Florida premises liability laws outline a landowner’s duty of care toward individuals when they are on the property. But what does it mean to be a visitor and how might that affect an injury claim? Well, there are three types of visitor classifications that are relevant to determining liability in these cases:
Under this visitor status, landowners have the greatest duty of care according to Florida law. An invitee may be a person who is a member of the public invited to use a public place, such as a park or hospital. They may also be a business invitee who enters the property for business dealings. And of course, an invitee may be a guest you invited into your private home.
A licensee can be invited or uninvited. An invited licensee might be someone like a third-party vendor that provides services to you or your business. This could include plumbers, electricians or other workers that help maintain the premises. You have the same duty of care toward these invited licensees as you do invitees. Then there are uninvited licensees. An example of an uninvited licensee is a salesman who visits your home or business. Because you did not invite this person, your duty of care is to not intentionally harm them.
A trespasser is an unwanted individual on your home or business property. A landowner cannot intentionally harm a trespasser unless the trespasser is posing a serious threat to someone else on the property. But a trespasser does not have the same expectation of landowner protection as an invitee or licensee.
OUTLINING A LANDOWNER’S DUTY OF CARE
The law outlines several precautions that a landowner must take to protect invitees and licensees.
First, landowners must maintain upkeep for the premises so that it is reasonably safe for visitors. When maintaining the area, landowners should also protect visitors from crimes as best as they can.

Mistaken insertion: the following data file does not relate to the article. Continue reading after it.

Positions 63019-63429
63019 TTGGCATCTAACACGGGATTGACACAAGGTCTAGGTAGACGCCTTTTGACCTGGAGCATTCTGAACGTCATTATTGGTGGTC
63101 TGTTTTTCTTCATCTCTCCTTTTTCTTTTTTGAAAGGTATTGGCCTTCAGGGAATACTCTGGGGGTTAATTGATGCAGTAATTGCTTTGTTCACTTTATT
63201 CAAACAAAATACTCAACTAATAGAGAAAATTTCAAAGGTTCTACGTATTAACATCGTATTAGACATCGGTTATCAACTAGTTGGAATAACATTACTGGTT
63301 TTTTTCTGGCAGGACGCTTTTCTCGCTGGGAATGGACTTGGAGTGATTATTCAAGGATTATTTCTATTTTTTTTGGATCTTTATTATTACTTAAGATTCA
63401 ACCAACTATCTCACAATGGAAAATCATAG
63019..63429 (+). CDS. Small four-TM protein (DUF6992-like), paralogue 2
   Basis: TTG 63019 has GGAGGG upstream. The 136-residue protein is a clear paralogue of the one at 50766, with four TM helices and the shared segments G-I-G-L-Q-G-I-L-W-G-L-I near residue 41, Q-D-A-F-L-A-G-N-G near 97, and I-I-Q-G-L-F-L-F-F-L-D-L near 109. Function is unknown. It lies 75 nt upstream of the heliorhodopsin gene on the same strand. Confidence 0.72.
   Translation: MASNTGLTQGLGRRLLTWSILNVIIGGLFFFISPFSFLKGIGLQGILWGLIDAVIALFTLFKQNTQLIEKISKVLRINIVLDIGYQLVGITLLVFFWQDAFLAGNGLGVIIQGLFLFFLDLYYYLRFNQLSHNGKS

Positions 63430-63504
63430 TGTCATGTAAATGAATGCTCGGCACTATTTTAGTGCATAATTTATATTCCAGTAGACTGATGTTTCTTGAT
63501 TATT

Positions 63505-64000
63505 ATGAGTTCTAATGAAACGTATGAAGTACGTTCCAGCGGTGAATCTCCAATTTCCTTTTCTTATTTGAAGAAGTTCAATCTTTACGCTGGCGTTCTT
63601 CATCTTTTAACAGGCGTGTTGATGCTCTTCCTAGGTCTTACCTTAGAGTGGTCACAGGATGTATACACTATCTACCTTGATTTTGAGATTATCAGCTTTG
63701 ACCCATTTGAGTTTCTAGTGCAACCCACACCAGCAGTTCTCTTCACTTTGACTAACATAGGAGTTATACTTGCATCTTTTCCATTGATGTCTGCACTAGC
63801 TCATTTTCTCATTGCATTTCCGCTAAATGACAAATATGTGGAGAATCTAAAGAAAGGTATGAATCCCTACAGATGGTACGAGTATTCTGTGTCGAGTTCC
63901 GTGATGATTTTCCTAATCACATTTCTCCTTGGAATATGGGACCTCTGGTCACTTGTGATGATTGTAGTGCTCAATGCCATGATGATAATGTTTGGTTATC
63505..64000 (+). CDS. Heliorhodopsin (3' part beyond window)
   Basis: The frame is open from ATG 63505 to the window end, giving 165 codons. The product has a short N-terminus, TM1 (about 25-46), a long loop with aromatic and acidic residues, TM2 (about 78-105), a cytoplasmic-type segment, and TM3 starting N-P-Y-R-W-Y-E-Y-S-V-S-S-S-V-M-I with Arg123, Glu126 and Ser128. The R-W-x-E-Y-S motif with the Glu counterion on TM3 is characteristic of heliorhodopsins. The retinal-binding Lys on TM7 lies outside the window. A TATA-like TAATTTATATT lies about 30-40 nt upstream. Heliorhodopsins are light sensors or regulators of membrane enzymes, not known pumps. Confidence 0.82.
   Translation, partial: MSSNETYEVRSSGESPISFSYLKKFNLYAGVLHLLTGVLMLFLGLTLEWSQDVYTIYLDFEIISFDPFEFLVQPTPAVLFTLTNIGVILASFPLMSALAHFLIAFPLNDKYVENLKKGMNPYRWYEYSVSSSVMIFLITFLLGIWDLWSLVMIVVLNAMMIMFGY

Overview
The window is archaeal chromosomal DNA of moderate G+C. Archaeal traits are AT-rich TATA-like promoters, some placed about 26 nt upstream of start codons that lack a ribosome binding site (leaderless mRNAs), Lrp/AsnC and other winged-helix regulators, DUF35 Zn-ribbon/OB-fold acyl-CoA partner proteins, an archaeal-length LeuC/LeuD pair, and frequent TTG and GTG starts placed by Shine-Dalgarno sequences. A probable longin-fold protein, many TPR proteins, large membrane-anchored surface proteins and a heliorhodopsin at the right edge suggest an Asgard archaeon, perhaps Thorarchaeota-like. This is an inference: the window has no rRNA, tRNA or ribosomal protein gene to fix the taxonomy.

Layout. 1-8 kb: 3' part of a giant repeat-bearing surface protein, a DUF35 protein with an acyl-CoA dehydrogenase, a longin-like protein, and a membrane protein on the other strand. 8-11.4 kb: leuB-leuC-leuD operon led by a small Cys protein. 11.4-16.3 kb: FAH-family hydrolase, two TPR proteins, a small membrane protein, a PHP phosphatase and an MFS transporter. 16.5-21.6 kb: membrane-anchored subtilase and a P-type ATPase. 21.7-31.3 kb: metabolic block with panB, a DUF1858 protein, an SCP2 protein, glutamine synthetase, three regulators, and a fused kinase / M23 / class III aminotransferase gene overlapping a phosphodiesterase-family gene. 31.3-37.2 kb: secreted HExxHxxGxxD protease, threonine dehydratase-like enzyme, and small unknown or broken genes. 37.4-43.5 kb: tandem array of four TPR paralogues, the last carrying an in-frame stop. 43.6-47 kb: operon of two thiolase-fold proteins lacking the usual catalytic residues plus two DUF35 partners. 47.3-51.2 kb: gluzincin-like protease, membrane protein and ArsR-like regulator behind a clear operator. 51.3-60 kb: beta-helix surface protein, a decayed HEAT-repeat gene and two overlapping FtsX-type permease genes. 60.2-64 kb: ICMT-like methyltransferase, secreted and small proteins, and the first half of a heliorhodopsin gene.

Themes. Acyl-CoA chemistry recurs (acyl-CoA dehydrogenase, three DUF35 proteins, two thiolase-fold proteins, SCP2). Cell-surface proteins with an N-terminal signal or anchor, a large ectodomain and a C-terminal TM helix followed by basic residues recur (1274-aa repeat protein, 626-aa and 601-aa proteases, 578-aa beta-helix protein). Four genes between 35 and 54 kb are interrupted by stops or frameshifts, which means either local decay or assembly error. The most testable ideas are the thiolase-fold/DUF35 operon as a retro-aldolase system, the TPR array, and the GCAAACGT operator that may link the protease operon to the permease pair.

Secondly, for any dangers that the landowner cannot immediately remedy, the owner must warn visitors of the dangers present. This can be through signage or verbally instructing visitors to watch their step or use extreme care when entering the facility.
As explained above, the visitor’s status will determine the landowner’s duty of care toward them. Individuals evaluating whether to pursue a premises liability case should discuss their purpose on the property with a Florida attorney.
WHEN A VICTIM CONTRIBUTES TO INJURY
Even if you are an invitee or welcomed licensee, you’re not guaranteed protection if you’re injured on someone else’s property. Another important aspect of a premises liability case is whether the victim acted safely and appropriately given the circumstances. For example, if a hazard is apparent and a reasonable person would be able to recognize that hazard, then the courts might rule that the victim was partially at-fault for the accident.
LANDOWNER KNOWLEDGE OF THE HAZARD
Another determining factor is whether the landowner knew about the hazard or should have known about it. Consider, for example, a spill in a grocery store. Immediately following the spill, someone could get injured by slipping and falling on the hazard. But if there was not a reasonable time for the grocery store staff to respond, their liability might be limited. In this case, the landowner (or property owner) was not negligent because they didn’t know there was a hazard and had no time to be made aware of such a hazard through reasonable means.
LEGAL INSIGHTS FOR FLORIDA PREMISES LIABILITY CASES
Premises liability cases are complicated because so many factors go into determining who was at fault for the incident. And in some cases, an accident is just that – a terrible incident that is unforeseeable and unpreventable.
It takes a deep knowledge of the law to know how a visitor’s status plays a role in a premises liability case as well as the victim’s actions while on the property. Led by Scott Aigen, Esq., Aigen Law Firm is a Florida personal injury law firm with in-depth knowledge across various facets of state and federal laws.
If you’ve sustained injuries while visiting someone else’s property, contact us today.